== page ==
Teacher Appreciation Week begins today and ends on May 11. It’s the one time of the year that is officially designated to remember teachers who for one reason or another have played an important role in our lives. It’s easy to dismiss the occasion as just another sop thrown to those in the front of the classroom. But I don’t think most people realize how much teachers welcome being recognized for their accomplishments.
Teachers may not admit it openly, but a note from a student or parent thanking them for what they have done makes their lives seem worthwhile. This has probably always been the case up to a point. However, the unrelenting criticism aimed at teachers has undermined their morale to the extent that many are questioning whether they will remain in the classroom. For example, the annual MetLife Survey of the American Teacher that was released in March found that more than half of teachers expressed some reservations about their jobs, the highest level of dissatisfaction since 1989. One in three said they will likely leave the profession in the next five years. This compares with one in four just three years ago.
Teachers are neither missionaries nor mercenaries. They choose to teach for many reasons. Admittedly, some don’t deserve to be in the classroom. But then again some lawyers don’t deserve to be practicing law. The teachers who are long remembered favorably by their former students are those who deeply cared about them and showed their concern by the way they responded to their needs. The price that teachers pay for doing so today is manifested by what is known as compassion fatigue. It’s a form of burnout that is compounded by secondary traumatic stress (“Helping Nurses Cope With Compassion Fatigue,” The Wall Street Journal, Jan. 3).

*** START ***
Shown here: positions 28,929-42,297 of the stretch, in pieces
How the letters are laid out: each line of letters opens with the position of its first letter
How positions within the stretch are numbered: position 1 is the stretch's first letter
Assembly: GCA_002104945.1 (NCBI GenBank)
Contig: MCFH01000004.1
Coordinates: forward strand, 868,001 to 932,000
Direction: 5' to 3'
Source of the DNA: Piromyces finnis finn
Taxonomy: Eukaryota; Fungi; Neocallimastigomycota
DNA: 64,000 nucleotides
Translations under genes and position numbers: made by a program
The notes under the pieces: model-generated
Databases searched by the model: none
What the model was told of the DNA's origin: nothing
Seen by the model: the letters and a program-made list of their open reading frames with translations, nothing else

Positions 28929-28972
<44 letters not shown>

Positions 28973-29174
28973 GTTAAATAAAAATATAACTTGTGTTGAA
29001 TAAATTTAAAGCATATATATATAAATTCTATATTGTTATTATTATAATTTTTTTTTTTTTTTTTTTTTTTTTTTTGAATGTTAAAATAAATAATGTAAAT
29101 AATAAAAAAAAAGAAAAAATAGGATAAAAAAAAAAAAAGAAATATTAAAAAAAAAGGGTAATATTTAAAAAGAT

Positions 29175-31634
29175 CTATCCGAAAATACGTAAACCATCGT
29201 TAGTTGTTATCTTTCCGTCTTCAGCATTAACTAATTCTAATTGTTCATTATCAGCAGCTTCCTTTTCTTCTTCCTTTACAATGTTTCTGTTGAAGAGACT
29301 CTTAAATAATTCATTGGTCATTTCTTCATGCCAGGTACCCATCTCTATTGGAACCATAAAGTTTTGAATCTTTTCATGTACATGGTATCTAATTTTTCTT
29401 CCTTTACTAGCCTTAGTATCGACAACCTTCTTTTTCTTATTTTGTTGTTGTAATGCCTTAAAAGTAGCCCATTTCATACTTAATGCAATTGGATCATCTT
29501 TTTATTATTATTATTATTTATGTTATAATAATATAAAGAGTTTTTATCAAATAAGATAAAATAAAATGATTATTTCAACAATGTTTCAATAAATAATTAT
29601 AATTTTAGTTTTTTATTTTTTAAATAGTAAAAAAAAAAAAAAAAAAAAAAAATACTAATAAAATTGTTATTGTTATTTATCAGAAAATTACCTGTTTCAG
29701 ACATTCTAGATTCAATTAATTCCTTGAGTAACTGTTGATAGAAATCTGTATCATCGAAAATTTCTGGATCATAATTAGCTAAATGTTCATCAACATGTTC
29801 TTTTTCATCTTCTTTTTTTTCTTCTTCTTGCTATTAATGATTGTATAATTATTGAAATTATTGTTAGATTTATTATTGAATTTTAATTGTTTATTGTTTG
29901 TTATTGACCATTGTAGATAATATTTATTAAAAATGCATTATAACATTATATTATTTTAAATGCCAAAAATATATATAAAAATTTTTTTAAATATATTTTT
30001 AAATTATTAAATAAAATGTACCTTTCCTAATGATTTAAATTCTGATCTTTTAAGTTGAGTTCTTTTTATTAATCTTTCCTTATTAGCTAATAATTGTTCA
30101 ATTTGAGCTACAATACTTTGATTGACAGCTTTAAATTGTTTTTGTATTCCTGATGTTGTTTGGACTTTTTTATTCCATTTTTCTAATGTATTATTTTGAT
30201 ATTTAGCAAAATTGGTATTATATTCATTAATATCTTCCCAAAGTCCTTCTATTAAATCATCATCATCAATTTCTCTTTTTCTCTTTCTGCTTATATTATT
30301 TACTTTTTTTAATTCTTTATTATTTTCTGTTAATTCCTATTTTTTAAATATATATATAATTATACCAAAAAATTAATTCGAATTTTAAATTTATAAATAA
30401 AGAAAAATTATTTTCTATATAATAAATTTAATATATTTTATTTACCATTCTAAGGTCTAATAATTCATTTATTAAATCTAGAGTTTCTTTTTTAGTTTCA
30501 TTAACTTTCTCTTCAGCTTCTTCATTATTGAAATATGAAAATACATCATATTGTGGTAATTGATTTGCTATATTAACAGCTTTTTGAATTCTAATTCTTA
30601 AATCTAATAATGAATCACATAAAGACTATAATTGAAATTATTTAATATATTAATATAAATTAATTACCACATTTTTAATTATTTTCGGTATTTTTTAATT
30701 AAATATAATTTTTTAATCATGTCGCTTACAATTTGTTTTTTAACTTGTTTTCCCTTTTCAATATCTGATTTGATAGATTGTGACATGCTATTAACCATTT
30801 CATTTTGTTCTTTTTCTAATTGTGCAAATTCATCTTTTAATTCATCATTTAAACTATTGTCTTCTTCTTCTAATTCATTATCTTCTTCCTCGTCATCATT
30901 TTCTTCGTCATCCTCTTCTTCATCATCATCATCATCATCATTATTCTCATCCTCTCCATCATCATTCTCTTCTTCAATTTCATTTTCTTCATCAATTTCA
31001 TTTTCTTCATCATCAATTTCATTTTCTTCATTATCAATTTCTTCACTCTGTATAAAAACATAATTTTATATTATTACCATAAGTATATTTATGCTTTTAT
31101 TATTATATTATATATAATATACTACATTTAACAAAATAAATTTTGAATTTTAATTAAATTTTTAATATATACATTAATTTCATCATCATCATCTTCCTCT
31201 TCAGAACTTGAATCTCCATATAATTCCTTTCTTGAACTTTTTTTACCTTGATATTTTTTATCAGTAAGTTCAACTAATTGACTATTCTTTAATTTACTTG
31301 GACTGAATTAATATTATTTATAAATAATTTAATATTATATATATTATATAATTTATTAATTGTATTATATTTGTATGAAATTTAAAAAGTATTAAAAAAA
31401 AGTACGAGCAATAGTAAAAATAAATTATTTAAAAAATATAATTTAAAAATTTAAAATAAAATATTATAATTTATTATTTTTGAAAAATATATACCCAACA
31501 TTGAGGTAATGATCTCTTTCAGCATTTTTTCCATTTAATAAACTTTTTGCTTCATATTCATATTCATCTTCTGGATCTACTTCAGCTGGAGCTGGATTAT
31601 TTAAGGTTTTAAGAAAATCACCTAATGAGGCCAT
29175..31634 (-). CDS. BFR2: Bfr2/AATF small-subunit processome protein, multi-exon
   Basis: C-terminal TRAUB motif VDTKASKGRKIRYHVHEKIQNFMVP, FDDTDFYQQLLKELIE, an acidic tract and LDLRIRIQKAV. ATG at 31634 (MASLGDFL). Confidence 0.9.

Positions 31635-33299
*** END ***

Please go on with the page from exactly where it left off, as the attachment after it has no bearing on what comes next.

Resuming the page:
I seriously question how much longer public school teachers will be able to carry on as well as they do under the circumstances. What we’re seeing is unprecedented in this country. The Obama administration has a new proposal referred to as the Respect Program in an attempt to boost morale by involving more teachers in education policy (“What Teachers Want,” The Nation, Apr. 25). Yet I doubt it will make much of a difference as long as corporate reformers wield power. The irony is that the U.S. remains the strongest nation in the world, despite the shortcomings of some of its schools (“U.S. Is Stronger and Faster Than Anywhere Else,” Newsweek, May 7).
The opinions expressed in Walt Gardner’s Reality Check are strictly those of the author(s) and do not reflect the opinions or endorsement of Editorial Projects in Education, or any of its publications.